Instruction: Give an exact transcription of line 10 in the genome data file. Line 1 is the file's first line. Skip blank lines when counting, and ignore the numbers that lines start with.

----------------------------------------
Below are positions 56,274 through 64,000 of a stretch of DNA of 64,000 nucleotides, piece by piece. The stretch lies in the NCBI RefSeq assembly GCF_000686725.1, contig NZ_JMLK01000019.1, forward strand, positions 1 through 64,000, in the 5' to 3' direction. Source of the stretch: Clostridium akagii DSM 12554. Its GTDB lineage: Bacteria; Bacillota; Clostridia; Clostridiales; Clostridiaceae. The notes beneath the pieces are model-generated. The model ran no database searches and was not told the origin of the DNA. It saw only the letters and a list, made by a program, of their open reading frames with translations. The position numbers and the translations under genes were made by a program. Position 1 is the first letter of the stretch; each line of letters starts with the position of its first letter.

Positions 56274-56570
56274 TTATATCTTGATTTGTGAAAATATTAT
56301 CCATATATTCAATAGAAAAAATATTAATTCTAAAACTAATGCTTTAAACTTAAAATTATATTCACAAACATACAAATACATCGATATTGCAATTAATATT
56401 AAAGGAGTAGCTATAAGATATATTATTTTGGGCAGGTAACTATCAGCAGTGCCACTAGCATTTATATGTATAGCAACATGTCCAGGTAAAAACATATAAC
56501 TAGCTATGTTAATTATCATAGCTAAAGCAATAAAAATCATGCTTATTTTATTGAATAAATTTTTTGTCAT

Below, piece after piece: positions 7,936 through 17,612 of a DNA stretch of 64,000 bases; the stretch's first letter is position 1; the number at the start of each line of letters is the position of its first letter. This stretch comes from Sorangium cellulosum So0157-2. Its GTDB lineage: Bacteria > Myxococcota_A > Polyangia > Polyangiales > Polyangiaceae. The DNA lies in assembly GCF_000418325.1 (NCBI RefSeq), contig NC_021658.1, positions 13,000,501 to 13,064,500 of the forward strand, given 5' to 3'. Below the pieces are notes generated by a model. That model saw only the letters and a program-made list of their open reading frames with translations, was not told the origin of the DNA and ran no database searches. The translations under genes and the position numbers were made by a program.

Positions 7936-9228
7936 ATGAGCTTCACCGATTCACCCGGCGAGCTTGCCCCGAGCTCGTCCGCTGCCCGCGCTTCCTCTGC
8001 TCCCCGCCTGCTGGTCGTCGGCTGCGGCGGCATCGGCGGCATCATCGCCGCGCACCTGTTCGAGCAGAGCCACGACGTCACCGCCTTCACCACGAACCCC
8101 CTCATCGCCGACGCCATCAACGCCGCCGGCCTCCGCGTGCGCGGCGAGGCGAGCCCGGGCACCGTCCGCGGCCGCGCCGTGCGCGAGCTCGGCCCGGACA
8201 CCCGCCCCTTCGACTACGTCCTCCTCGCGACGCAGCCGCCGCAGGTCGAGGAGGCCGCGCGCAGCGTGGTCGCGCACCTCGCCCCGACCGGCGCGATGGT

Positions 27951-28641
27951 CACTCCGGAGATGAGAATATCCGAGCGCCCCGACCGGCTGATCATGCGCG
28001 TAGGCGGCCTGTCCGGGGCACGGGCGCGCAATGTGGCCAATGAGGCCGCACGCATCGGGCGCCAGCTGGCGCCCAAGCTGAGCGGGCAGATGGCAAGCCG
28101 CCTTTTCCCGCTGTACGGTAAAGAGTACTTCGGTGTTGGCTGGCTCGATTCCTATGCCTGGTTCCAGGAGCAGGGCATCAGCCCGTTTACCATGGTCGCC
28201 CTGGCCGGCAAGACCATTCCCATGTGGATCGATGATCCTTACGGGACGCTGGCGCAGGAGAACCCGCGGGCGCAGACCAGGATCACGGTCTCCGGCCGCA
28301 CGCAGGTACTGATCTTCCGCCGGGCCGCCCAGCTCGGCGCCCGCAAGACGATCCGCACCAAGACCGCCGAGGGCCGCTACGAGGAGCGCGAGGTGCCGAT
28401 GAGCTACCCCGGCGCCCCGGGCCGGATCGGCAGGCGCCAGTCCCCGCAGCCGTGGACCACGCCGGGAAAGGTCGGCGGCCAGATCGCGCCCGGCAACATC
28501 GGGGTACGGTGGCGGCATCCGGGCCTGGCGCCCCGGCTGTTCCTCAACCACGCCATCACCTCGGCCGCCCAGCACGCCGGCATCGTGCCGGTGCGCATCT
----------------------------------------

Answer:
8001 TCCCCGCCTGCTGGTCGTCGGCTGCGGCGGCATCGGCGGCATCATCGCCGCGCACCTGTTCGAGCAGAGCCACGACGTCACCGCCTTCACCACGAACCCC